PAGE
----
Racism in English cricket – Yorkshire face race to reinstate Test after latest reform delay


The EGM convened for March 14 is postponed due to an administrative error

Yorkshire’s hopes of securing the return of international cricket to Headingley have met another setback, after the second postponement of an emergency general meeting called to ratify major governance changes at the club.

Yorkshire were stripped of their right to host the third Test against New Zealand at Headingley in June, as well as an ODI against South Africa in July, following revelations of a culture of institutional racism in the club – many of which were revealed during Azeem’s moving testimony by Rafiq before a parliamentary select committee in November.

The suspension – which Lord Kamlesh Patel, the chairman, warned posed an existential threat to Yorkshire’s finances – was provisionally lifted last month, on the condition that Yorkshire approve a series of governance changes by the end of the day. at the end of March, including removing the influence of the family trust headed by former chairman Colin Graves, which bailed out the club to the tune of around £15m in the early 2000s.

However, the initial attempt to organize the EGM failed in February – leading Patel to accuse a group of members, including another former chairman, Robin Smith, of trying to ‘delay and derail’ the reforms – and now a second date, March 14, also had to be cancelled, due to an administrative error.

According to an email sent by Yorkshire Secretary Paul Hudson, “a technical glitch in our historical database systems means the AGE notice may not have been sent to all members.”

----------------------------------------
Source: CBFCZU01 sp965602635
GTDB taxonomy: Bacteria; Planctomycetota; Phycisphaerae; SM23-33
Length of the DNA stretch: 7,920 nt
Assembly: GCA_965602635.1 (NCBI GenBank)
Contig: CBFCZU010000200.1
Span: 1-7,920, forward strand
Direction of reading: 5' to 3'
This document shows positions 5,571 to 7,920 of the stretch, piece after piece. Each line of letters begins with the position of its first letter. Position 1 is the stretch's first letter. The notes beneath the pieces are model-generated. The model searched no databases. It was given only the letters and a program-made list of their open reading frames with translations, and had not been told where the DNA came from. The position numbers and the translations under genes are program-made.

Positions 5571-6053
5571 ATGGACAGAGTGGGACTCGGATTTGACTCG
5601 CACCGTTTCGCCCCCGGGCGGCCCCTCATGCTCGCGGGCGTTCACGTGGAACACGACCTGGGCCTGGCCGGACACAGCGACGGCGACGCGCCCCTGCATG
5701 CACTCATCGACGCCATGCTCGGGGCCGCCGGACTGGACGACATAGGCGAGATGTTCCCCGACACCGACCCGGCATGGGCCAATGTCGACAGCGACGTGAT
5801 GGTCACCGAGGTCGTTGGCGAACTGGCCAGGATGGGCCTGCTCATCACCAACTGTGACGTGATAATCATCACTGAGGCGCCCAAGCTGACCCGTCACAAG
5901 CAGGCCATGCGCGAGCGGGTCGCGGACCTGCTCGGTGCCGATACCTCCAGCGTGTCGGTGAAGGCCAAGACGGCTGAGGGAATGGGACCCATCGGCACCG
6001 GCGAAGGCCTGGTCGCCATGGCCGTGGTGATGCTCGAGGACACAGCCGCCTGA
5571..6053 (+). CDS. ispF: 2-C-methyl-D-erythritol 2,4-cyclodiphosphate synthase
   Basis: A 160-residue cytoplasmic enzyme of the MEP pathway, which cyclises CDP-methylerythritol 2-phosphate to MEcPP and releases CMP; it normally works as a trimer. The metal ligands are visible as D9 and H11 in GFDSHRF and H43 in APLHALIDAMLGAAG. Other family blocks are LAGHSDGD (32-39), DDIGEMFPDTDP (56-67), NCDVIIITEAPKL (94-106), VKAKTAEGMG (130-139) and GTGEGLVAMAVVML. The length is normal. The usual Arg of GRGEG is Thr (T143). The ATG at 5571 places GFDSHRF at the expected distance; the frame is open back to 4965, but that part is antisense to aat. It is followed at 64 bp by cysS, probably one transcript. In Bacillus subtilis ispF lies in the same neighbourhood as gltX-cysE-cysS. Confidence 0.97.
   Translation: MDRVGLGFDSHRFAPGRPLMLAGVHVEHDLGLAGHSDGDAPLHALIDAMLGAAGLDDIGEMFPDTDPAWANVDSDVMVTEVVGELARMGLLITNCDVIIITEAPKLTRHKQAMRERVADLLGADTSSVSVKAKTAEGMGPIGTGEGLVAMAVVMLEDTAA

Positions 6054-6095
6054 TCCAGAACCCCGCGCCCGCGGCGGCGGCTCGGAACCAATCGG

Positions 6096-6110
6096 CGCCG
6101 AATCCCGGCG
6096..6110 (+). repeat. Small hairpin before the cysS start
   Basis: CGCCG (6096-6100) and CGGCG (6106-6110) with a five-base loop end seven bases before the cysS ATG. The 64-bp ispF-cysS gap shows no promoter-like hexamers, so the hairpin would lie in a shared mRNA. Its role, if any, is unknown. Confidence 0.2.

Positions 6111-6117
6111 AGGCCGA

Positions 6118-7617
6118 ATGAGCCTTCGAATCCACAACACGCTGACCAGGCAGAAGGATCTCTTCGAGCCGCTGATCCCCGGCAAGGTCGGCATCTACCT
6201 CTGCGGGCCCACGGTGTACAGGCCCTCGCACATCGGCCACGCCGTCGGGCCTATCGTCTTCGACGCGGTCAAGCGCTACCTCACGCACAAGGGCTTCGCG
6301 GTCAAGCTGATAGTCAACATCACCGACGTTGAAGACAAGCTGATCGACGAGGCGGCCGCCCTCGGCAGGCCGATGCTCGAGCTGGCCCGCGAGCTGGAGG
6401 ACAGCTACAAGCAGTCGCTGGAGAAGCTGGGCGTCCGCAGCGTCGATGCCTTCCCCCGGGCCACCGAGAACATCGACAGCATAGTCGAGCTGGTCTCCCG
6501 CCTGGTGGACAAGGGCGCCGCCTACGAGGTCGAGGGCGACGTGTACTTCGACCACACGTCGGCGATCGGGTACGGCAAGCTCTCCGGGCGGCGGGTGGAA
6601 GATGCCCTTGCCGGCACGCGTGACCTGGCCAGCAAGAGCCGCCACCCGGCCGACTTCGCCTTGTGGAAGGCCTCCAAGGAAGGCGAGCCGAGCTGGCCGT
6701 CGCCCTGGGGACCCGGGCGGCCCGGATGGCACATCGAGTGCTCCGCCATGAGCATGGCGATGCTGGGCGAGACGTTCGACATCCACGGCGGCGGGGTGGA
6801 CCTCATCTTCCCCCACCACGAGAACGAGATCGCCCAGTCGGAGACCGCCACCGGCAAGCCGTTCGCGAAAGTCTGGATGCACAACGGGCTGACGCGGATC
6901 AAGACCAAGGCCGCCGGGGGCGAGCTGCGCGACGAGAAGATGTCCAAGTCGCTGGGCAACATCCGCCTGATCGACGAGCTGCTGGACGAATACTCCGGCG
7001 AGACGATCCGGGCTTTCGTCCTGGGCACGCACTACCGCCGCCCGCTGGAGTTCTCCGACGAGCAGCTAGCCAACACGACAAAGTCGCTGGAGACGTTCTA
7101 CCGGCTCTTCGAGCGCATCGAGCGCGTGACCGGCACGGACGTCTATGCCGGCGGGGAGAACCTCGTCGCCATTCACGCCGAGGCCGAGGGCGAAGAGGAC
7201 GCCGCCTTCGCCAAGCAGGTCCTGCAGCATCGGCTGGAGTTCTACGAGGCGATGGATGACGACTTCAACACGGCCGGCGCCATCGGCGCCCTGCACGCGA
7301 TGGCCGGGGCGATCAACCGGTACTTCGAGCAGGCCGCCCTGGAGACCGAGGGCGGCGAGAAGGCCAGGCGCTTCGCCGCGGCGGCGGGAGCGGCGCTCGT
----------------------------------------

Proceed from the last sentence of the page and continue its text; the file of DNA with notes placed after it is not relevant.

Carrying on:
With a third date now set for March 31, this latest delay means Yorkshire have one last chance to meet their late March deadline to meet the ECB’s criteria for a return of international cricket, and Hudson warned members that further delays would jeopardize the proposed return of the club’s sponsors – most of whom withdrew their support at the height of the crisis last year.

“Many of our sponsors, who had cut off their relationship with us during the crisis last year, are lining up to return with brand new sponsors who have approached us,” Hudson wrote. “Obviously, from a sponsors perspective, their return and levels of sponsorship are going to be dependent on whether international cricket returns to Headingley.”

The latest developments come after Cindy Butts, chair of the Independent Fairness in Cricket Commission (ICEC), warned the game was ‘facing judgement’ following Rafiq’s revelations, amid what she described as a “staggering” response to an online ICEC. investigation.

“What is clear is that all is not well in cricket,” Butts said in The Guardianafter more than 4,000 people came forward to detail their experiences of discrimination on the basis of race, gender and class.

“Cricket is facing a settling of scores. It must take this opportunity to understand and diagnose what the problem is. And then recommend – in a factual way – what the solutions to its problems are. That’s very clear.

“Cricket really has to look at itself in the mirror. It has to say, ‘This is what we look like and we are ready to address the issues that are prevalent in the sport in a concerted, serious and thoughtful way. We hope that through our report we can help the sport move into a much more positive position.”